Famous Scholars


Abū ‘Īsá Muḥammad ibn ‛Īsá as-Sulamī aḍ-Ḍarīr al-Būghī at-Tirmidhī often referred to as Imām at-Termezī/Tirmidhī, was a Islamic scholar and collector of hadith who wrote al-Jami` as-Sahih (known as Jami` at-Tirmidhi), one of the six canonical hadith compilations in Sunni Islam. He also wrote Shama'il Muhammadiyah (popularly known as Shama'il at-Tirmidhi), a compilation of hadiths concerning the person and character of the Islamic prophet, Muhammad. At-Tirmidhi was also well versed in Arabic grammar, favoring the school of Kufa over Basra due to the former's preservation of Arabic poetry as a primary source.
At-Tirmidhi's given name was "Muhammad" while his kunya was "Abu `Isa" ("father of `Isa").
Muhammad ibn `Isa at-Tirmidhi was born during the reign of the Abbasid caliph al-Ma'mun. His year of birth has been reported as 209 AH (824/825). Adh-Dhahabi only states that at-Tirmidhi was born near the year 210 AH (825/826), thus some sources give his year of birth as 210 AH. He was born in Tirmidh in what is now southern Uzbekistan. Specifically, he was born in one of its suburbs, the village of Bugh.
At-Tirmidhi began the study of hadith at the age of 20. From the year 235 AH (849/850) he traveled widely in Khurasan, Iraq, and the Hijaz in order to collect hadith. His has many teachers whom he narrated, including al-Bukhari, Abū Rajā’ Qutaybah ibn Sa‘īd al-Balkhī al-Baghlāni, Abū Muṣ‘ab az-Zuhrī al-Madanī and many others.
At the time, Khurasan, at-Tirmidhi's native land, was a major center of learning, being home to a large number of muhaddiths. Other major centers of learning visited by at-Tirmidhi were the Iraqi cities of Kufa and Basra. At-Tirmidhi reported hadith from 42 Kufan teachers. In his Jami`, he used more reports from Kufan teachers than from teachers of any other town.
At-Tirmidhi was a pupil of al-Bukhari, who was based in Khurasan. Adh-Dhahabi wrote, "His knowledge of hadith came from al-Bukhari." At-Tirmidhi mentioned al-Bukhari's name 114 times in his Jami`. He used al-Bukhari's Kitab at-Tarikh as a source when mentioning discrepancies in the text of a hadith or its transmitters, and praised al-Bukhari as being the most knowledgeable person in Iraq or Khurasan in the science of discrepancies of hadith. When mentioning the rulings of jurists, he followed al-Bukhari's practice of not mentioning the name of Abu Hanifah. Because he never received a reliabe chain of narrators to mention Abu Hanifa's decrees, he would instead attribute them to "some people of Kufa." Al-Bukhari held at-Tirmidhi in high regard as well. He is reported to have told at-Tirmidhi, "I have profited more from you than you have from me," and in his Sahih he narrated two hadith from at-Tirmidhi.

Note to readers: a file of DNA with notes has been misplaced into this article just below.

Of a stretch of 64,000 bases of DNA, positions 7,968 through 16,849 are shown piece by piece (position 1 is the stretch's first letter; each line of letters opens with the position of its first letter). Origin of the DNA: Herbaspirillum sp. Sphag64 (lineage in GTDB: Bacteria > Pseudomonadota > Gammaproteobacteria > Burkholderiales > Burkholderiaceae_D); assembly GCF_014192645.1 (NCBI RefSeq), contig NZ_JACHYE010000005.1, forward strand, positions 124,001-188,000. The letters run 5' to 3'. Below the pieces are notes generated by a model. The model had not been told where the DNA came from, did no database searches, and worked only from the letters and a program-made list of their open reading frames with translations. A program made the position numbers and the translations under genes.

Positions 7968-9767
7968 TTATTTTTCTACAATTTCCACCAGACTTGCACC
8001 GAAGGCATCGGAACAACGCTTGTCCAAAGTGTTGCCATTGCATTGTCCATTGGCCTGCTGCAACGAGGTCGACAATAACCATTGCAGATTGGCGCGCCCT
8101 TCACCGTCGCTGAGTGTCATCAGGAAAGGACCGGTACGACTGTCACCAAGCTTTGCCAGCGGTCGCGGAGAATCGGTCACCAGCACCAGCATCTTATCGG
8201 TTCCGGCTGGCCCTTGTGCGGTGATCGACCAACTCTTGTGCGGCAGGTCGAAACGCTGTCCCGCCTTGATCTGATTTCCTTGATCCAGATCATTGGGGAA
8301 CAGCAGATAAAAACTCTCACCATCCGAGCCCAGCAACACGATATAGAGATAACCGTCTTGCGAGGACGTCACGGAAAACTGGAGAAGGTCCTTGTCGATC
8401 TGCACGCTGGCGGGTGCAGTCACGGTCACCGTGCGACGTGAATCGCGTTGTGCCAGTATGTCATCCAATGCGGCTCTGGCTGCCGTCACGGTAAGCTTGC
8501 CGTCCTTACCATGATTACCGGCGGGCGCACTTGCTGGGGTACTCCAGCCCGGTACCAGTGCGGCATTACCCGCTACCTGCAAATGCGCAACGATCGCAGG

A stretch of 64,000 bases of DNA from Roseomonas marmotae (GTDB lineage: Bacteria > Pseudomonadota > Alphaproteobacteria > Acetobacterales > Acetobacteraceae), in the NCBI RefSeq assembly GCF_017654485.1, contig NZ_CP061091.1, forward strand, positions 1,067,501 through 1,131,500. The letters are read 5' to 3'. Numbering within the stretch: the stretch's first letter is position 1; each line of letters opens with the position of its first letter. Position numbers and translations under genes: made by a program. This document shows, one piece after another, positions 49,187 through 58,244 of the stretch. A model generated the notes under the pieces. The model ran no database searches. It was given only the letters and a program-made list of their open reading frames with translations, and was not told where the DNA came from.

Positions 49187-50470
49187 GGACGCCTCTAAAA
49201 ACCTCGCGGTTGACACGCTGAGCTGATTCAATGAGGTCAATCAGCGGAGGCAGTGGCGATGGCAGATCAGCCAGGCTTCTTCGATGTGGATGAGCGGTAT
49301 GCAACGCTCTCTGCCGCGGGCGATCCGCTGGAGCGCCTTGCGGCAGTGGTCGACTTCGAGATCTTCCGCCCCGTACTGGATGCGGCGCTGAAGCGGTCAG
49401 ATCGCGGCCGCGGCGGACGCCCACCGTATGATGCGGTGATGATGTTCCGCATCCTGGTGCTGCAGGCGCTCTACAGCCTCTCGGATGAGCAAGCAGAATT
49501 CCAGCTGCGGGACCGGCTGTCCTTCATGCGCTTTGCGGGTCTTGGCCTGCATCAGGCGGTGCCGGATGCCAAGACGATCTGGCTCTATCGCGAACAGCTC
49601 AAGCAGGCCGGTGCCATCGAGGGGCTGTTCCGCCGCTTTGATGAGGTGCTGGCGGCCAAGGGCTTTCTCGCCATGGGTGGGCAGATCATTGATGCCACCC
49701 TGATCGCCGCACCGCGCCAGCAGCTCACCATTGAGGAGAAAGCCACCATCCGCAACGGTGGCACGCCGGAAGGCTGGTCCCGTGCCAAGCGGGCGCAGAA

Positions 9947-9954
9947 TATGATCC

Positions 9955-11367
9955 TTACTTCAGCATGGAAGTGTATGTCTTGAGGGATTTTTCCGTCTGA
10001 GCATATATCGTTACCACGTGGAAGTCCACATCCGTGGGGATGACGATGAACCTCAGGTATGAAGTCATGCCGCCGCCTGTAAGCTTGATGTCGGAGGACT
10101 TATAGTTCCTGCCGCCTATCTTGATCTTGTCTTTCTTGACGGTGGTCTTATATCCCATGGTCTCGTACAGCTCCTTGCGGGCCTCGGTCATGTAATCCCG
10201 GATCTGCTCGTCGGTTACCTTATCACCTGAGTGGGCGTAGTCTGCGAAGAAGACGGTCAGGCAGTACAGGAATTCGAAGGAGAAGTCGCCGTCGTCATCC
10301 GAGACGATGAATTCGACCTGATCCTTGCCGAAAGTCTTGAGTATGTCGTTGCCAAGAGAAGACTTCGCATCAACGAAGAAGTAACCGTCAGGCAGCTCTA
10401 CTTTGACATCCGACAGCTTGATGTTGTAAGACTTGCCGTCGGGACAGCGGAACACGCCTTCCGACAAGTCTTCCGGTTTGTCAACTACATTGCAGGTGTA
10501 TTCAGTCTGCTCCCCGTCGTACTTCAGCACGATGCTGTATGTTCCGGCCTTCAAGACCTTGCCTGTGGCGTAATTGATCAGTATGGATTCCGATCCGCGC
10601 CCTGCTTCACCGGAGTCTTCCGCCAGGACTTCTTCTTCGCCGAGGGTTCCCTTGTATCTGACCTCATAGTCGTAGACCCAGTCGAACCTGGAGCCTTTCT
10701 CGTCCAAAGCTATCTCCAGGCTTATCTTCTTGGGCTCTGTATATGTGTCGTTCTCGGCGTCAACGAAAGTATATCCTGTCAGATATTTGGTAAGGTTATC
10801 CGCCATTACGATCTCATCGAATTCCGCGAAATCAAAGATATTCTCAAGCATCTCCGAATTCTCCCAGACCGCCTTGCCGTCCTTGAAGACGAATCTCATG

At-Tirmidhi also narrated some hadiths from Abu Dawud, and one from Muslim. Muslim also narrated one hadith from at-Tirmidhi in his own Sahih. He left a number of books, such as Al-Jami` Al-Mukhtasar min As-Sunan an Rasulillah, known as “Jami At-Tirmidhi), Al-`Ilal As-Sughra, Az-Zuhd, Al-`Ilal Al-Kubra, Ash-Shama’il An-Nabawiyyah wa Al-Fada’il Al-Mustafawiyyah and so on.
At-Tirmidhi was blind in the last two years of his life, according to adh-Dhahabi. His blindness is said to have been the consequence of excessive weeping, either due to fear of God or over the death of al-Bukhari. He died on Monday night, 13 Rajab 279 AH (Sunday night, 8 October 892) in Bugh. At-Tirmidhi is buried on the outskirts of Sherobod, a 60 kilometers north of Termez in Uzbekistan. In Termez he is locally known as Abu Isa at-Termezi or "Termez Ota".